Within five months of initial launch, Disney Plus has signed up 50 million paid subscribers worldwide, the media company said.
Disney last reported 28.6 million Disney Plus paid subscribers as of Feb. 3, meaning it’s packed on more than 21 million net new subs in roughly two months.
The subscription VOD product got a big boost over the past two weeks when it launched in eight Western European countries — the U.K., Ireland, Germany, Italy, Spain, Austria, France (after a government-mandated two week delay) and Switzerland. In addition, Disney Plus officially launched April 3 in India, in conjunction with the existing Hotstar service. In less than a week, according to the company, India already accounted for approximately 8 million of Disney Plus’ 50 million paid subscribers.
The 50 million figure is well ahead of the company’s own forecasts — and those of Wall Street. Disney, in unveiling the road map for the streaming service almost exactly a year ago for investors, had pegged a goal of 60 million-90 million global subs by the end of fiscal 2024 (Disney’s fiscal year ends in September). Disney Plus may hit that target four years early.
Meanwhile, prior to the initial launch last November in the U.S., Canada and the Netherlands, analysts had ballparked around 18 million Disney Plus customers by the end of the 2020 fiscal year.
Later in 2020, Disney plans to continue expanding Disney Plus throughout Western Europe, as well as across Latin America and Japan, according to Kevin Mayer, chairman of Walt Disney Direct-to-Consumer & International.
“We’re truly humbled that Disney Plus is resonating with millions around the globe, and believe this bodes well for our continued expansion” into other territories, Mayer said in a statement Wednesday. He added, “Great storytelling inspires and uplifts, and we are in the fortunate position of being able to deliver a vast array of great entertainment rooted in joy and optimism on Disney Plus.”
The Mouse House previously had said it wouldn’t release Disney Plus figures outside of its quarterly financial reports. But the huge response the streamer received in the eight new European countries and India — reflecting pent-up demand in those markets — clearly prompted Disney to brag about the news of hitting the 50-million milestone as soon as possible. Disney’s shares popped more than 6% in after-hours trading Wednesday.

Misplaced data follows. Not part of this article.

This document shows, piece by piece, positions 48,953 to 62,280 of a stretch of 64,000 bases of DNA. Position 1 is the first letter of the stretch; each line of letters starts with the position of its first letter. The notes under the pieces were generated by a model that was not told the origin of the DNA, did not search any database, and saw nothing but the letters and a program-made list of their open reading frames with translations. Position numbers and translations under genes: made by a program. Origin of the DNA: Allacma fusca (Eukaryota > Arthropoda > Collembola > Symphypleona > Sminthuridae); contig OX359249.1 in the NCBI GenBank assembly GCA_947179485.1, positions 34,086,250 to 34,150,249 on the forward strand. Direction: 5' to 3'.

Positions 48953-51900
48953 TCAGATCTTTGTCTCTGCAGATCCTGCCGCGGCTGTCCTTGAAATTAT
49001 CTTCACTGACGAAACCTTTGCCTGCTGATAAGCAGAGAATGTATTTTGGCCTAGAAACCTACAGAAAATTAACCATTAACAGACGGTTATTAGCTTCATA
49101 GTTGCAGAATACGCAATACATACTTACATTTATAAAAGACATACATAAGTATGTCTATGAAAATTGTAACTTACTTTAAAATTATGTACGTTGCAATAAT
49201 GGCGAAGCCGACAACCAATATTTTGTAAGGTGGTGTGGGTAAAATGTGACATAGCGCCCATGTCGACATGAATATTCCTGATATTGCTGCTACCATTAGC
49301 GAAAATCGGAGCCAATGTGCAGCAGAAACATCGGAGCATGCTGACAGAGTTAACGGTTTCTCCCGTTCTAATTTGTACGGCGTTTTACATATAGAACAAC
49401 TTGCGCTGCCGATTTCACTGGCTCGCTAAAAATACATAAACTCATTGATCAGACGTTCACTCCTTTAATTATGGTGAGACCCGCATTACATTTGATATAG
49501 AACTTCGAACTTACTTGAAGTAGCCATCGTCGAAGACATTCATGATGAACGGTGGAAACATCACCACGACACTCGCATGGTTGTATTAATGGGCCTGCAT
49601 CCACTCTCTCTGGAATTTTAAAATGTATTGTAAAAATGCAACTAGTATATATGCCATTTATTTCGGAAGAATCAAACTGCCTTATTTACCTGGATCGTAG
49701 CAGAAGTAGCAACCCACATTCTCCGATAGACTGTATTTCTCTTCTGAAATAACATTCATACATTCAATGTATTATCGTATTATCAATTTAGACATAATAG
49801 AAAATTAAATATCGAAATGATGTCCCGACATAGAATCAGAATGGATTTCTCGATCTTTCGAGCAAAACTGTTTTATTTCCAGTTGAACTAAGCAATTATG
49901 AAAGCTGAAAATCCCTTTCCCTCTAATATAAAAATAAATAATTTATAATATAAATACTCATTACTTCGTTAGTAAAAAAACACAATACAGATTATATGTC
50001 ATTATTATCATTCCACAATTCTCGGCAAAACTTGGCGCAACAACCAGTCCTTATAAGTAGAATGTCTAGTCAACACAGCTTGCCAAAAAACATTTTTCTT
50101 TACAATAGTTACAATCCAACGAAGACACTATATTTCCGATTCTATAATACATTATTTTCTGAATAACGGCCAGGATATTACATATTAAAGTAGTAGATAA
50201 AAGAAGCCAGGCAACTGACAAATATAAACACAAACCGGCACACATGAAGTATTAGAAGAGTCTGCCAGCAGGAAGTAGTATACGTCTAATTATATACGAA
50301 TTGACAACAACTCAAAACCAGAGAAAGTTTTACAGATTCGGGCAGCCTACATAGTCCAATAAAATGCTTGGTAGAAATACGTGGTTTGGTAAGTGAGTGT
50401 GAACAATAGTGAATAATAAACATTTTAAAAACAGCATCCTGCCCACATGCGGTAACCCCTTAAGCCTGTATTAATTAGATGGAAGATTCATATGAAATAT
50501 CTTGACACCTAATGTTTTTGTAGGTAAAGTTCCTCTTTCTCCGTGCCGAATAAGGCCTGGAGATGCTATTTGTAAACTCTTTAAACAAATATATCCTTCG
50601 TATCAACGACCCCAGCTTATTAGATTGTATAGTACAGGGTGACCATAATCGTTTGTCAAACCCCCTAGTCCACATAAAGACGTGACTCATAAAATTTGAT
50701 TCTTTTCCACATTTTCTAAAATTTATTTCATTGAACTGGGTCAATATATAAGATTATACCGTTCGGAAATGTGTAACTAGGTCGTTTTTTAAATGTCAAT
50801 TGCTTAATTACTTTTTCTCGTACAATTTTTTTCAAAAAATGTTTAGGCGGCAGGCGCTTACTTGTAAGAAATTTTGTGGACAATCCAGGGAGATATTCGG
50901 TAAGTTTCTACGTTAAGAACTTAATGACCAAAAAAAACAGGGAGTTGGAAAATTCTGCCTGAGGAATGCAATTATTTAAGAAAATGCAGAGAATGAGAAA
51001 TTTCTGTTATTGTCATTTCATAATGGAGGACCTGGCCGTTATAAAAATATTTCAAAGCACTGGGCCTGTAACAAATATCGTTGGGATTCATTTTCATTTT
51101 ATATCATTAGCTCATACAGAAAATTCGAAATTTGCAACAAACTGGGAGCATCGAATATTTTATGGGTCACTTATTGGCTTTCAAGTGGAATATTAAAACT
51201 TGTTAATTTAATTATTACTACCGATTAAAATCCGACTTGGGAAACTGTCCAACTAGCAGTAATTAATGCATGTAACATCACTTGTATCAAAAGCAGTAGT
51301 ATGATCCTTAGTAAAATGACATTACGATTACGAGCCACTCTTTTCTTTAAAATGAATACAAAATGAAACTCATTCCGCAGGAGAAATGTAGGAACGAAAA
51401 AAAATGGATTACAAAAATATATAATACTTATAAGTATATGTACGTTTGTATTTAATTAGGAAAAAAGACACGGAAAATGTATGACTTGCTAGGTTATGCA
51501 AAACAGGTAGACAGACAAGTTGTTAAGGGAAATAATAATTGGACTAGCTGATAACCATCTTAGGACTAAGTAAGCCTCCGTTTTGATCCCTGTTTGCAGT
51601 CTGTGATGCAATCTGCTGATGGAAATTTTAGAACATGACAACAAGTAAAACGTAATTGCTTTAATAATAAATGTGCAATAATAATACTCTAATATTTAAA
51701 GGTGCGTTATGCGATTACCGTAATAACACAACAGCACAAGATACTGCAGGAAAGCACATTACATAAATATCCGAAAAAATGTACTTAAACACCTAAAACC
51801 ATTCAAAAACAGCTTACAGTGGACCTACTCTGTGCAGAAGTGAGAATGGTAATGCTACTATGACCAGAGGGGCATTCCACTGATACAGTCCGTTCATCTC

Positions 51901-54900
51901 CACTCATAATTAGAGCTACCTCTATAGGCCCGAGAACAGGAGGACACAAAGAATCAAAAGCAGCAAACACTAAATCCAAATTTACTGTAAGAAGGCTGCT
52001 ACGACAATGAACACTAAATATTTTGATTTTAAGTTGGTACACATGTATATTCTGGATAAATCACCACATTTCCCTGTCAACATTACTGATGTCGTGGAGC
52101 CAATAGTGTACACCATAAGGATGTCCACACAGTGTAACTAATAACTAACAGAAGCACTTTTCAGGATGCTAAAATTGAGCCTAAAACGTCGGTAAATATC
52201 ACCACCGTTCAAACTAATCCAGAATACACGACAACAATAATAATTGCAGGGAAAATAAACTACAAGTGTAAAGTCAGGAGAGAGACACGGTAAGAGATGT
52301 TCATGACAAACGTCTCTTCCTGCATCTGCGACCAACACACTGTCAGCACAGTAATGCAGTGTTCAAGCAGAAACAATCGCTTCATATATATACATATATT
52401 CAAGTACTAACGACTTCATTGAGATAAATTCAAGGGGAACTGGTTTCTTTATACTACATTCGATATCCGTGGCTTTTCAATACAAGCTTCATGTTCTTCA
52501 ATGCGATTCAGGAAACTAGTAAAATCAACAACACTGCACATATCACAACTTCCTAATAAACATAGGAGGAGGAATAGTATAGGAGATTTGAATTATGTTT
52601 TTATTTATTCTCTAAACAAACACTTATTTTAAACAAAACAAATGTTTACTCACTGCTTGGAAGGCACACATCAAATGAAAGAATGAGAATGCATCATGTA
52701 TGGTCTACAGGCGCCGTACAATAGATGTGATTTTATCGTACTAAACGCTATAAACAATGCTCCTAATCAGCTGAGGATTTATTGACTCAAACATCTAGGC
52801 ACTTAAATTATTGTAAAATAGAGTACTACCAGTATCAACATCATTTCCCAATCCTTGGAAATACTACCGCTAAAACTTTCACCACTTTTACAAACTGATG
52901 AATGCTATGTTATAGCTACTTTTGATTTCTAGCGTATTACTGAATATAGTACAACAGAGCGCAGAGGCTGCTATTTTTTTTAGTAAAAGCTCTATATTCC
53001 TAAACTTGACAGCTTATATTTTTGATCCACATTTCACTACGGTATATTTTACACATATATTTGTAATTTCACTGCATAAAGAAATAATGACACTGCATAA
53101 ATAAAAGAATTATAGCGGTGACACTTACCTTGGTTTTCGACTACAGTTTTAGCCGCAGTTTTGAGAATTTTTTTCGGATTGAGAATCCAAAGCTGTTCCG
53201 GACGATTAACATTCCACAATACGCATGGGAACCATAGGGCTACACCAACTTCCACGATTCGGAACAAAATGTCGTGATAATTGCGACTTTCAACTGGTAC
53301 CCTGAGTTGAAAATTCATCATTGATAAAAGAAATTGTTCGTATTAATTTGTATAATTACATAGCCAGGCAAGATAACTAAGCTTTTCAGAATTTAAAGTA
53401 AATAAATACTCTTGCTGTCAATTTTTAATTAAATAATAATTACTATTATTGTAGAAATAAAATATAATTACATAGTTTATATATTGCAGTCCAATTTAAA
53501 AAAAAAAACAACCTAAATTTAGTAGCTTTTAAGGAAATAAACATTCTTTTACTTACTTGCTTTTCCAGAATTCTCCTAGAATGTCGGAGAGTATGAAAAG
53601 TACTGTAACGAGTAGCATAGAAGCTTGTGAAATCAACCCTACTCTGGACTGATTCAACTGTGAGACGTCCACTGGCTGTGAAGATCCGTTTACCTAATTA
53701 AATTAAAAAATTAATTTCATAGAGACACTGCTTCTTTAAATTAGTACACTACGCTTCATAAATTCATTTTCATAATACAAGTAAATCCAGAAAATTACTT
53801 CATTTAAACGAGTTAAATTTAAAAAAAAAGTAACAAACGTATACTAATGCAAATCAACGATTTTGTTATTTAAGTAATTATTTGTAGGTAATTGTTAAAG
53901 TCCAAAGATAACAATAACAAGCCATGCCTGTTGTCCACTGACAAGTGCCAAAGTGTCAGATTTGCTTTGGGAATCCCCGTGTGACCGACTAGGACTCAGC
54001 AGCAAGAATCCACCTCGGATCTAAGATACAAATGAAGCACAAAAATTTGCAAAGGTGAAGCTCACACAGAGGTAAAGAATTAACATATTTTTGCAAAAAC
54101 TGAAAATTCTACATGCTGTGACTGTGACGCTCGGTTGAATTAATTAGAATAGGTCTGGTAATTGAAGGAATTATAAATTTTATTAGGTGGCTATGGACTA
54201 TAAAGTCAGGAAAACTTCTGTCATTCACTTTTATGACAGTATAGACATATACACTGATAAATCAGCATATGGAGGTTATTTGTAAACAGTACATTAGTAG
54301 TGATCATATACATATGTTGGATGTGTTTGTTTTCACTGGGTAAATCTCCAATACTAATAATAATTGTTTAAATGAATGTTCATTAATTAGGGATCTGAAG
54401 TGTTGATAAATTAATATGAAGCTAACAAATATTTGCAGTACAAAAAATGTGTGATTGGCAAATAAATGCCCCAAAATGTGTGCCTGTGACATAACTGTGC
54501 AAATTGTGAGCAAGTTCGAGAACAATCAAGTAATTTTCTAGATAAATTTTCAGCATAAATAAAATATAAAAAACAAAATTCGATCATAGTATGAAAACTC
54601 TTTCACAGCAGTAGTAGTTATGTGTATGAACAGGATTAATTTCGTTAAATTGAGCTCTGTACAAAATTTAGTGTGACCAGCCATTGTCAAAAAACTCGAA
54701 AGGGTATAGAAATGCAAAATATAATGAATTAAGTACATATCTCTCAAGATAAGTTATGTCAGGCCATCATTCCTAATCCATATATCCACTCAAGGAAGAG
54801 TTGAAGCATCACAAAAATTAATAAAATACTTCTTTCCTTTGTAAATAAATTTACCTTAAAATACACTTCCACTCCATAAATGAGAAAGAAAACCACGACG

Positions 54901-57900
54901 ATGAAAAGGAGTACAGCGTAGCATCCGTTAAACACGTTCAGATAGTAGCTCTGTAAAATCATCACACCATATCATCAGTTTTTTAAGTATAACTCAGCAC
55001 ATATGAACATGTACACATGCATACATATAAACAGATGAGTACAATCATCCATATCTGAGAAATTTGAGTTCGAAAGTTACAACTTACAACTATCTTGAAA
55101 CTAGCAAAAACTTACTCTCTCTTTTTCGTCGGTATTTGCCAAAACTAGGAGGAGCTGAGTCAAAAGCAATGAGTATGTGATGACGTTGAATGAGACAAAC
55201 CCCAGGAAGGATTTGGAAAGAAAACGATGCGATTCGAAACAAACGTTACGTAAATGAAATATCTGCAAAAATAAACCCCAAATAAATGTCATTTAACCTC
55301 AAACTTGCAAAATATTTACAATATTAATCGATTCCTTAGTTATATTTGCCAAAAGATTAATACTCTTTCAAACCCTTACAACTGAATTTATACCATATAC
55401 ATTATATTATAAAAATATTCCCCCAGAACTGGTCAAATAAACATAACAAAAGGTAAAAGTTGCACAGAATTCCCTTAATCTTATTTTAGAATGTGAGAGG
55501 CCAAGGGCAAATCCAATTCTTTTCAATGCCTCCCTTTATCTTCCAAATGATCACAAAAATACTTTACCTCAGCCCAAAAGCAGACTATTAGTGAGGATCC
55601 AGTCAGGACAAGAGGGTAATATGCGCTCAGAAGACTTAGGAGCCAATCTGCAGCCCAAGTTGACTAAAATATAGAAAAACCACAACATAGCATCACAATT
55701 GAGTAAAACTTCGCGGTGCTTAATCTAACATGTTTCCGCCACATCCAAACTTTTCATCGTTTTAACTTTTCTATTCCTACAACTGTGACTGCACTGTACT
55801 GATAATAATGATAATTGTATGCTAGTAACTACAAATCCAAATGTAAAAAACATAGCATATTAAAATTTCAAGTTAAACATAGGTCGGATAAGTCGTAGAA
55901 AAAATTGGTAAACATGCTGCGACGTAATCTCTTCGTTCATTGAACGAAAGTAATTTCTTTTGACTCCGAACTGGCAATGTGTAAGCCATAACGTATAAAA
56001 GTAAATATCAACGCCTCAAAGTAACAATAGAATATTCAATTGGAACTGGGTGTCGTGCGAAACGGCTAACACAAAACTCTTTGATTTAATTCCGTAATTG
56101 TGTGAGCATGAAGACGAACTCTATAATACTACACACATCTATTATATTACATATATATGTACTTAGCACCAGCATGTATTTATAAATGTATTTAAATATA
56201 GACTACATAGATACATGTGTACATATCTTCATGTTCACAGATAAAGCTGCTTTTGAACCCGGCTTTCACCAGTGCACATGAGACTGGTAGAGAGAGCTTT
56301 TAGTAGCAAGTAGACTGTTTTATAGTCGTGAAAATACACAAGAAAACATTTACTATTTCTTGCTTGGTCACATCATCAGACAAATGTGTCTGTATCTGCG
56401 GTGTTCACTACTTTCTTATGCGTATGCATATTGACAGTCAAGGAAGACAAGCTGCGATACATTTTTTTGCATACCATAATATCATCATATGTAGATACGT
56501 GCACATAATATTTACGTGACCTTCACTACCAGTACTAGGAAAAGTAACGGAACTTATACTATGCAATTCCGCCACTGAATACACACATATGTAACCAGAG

Indeed, Disney Plus may be one of the only bright spots for the media conglomerate in the first three months of 2020, given the economic upheaval of the coronavirus crisis. Disney’s theme parks are closed indefinitely; ESPN has lost all traditional live sports; and the movie studios have pushed back their theatrical-release slates and halted production.
Meanwhile, the ongoing COVID-19 pandemic could present near-term problems for Disney Plus by crimping its pipeline of fresh content. While millions of consumers around the globe have been lured by Disney’s strong library in initial market launches, Disney Plus will need to serve up new material to persuade them to keep paying for it in the coming months.
Subscriber retention will become even more critical for Disney Plus as millions of U.S. users roll off the free-for-one-year offer from Verizon, starting at the end of 2020. In February, then-CEO of Disney Bob Iger said about 20% of Disney Plus users came through Verizon. The telco is bundling Disney Plus for no extra charge with all unlimited wireless plans and new 5G broadband and Fios Internet accounts. Verizon is offering the deal to eligible customers through June 1, 2020, and is paying Disney a per-subscriber fee for the promo.
Disney Plus is the dedicated streaming home for movies and TV shows from all of the media conglomerate’s brands, including Disney, Pixar, Marvel and Star Wars. The content lineup includes more than 500 films; some 350 television series, including 30 seasons of “The Simpsons”; and a slate of more than two dozen originals, including Jon Favreau’s Star Wars-set live-action series “The Mandalorian.”